Ten minutes into 21 Jump Street, I got a feeling of foreboding that I had made a terrible mistake. Why wasn’t I in the theatre next door watching Meryl sink her teeth into The Iron Lady, or a few doors down soaking up the environmental parable of The Lorax? Something classy, you know? The previews had already made me cranky and uneasy. (“These are not our people,” I muttered to my boyfriend as the crowd roared at the latest repugnant Adam Sandler preview.)The last thing I wanted to do on a Friday was watch some bros jerk around in a dilapidated action-comedy cop film.
But then Channing Tatum wildly somersaulted through a gong and I choked on my Booster Juice, giggling. Damn you, Jump Street! There’s nothing harder for a film snob than shoving away her snide judgements to admit something dumb is really funny.
Resurrected from the 80s TV series starring a pre-Pirates Johnny Depp, the plot tells a story of two young cops who get put on undercover duty in a high school to bust a drug ring.
If these two 30-plus actors can portray high schoolers, I’ve plausibly got a shot at my own Toddlers and Tiaras episode. Also, I refuse to believe that any high school is that badass – admittedly, my own school stood in the middle of a former cow field, but I was never offered anything stronger than expired Tylenol 3 despite my penchant for reading Hunter S. Thompson at lunch. I suppose it is feasible that the German exchange student was really a DEA agent – as Jonah Hill’s weight loss has taught us, anything is possible!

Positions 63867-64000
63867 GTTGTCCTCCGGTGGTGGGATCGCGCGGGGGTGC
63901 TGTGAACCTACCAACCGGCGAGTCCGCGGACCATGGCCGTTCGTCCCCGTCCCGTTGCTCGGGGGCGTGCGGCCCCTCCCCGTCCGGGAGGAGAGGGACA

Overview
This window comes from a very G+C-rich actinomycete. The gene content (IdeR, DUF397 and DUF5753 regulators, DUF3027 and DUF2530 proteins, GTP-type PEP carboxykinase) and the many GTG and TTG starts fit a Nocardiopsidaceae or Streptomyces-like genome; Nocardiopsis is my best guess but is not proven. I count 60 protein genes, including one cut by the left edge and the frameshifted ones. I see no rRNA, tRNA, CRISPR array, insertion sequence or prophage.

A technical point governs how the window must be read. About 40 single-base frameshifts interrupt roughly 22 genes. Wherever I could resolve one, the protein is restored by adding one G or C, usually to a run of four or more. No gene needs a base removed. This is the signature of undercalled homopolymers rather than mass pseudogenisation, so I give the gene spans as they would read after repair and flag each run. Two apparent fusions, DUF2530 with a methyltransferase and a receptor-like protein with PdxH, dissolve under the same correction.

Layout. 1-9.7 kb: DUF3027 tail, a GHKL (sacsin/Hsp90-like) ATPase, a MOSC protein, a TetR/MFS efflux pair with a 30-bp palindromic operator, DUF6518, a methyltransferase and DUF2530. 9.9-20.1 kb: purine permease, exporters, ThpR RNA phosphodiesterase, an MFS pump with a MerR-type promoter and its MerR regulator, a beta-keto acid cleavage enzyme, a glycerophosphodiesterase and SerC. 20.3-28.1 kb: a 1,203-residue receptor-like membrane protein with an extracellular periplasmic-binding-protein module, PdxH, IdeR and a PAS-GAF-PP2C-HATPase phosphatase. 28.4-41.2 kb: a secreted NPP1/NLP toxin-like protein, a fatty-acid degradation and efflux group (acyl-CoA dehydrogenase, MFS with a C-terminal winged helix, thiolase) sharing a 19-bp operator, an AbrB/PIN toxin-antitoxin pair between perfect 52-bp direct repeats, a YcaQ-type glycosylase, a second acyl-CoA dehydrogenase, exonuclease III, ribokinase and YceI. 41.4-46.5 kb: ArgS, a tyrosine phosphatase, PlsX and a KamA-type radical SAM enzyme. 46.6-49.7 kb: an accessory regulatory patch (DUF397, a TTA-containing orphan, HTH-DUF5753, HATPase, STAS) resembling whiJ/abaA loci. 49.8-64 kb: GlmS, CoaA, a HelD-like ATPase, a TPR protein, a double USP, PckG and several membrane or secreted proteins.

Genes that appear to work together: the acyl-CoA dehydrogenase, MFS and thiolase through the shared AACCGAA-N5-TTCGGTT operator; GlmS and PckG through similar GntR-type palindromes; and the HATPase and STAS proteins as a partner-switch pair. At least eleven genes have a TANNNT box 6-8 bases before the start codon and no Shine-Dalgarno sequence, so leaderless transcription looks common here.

What’s great about Jump Street is that the movie doesn’t take the predictable route that is usually determined by a high-school setting. Ten years has changed that culture into an unfamiliar wilderness – hipsters in ugly dresses now dominate the hallways with their trendy environmental concern and comic book references.
Tatum’s character, Jenko, is unnerved that he can’t gain access to the in-crowd by calling things gay and blames “f*cking Glee” for making tolerance cool. I personally blame Glee for bringing back sweater vests.
The film is freewheeling and idiotically joyous in scenes where the cops raid their evidence room for weed to gain popularity, and Hill snags the main role in a Peter Pan musical. Tatum proves that he’s got comedic chops that are wasted in Nicholas Sparks dreck like The Vow (when would Sparks ever have a character blow up a van of chickens?) and his dime-sized eyes don’t really scream “romantic hero” in the first place.
Most cop movies are metaphors for repressed masculinity, but this film smartly acknowledges the sexual tension between the kind of men who professionally use firearms as penis substitutions.
“Let’s make a baby!” screamed Hill as he and his partner planned to take down some drug lords. The director should have focused on this banter and dumped most action scenes. When will directors learn that unless all parties are nude, shootouts that go on for more than 60 seconds are just plain boring?
Overall, 21 Jump Street starts slow, is obnoxious, borderline homophobic and unnecessarily profane, but surprisingly enjoyable.
It’s a karate chop to the head of enthusiastic shenanigans and it made me glad that I didn’t stay home to eat Thai food and watch Downton Abbey reruns.
Actually, it’s starting to become apparent why no one offered me drugs in high school.
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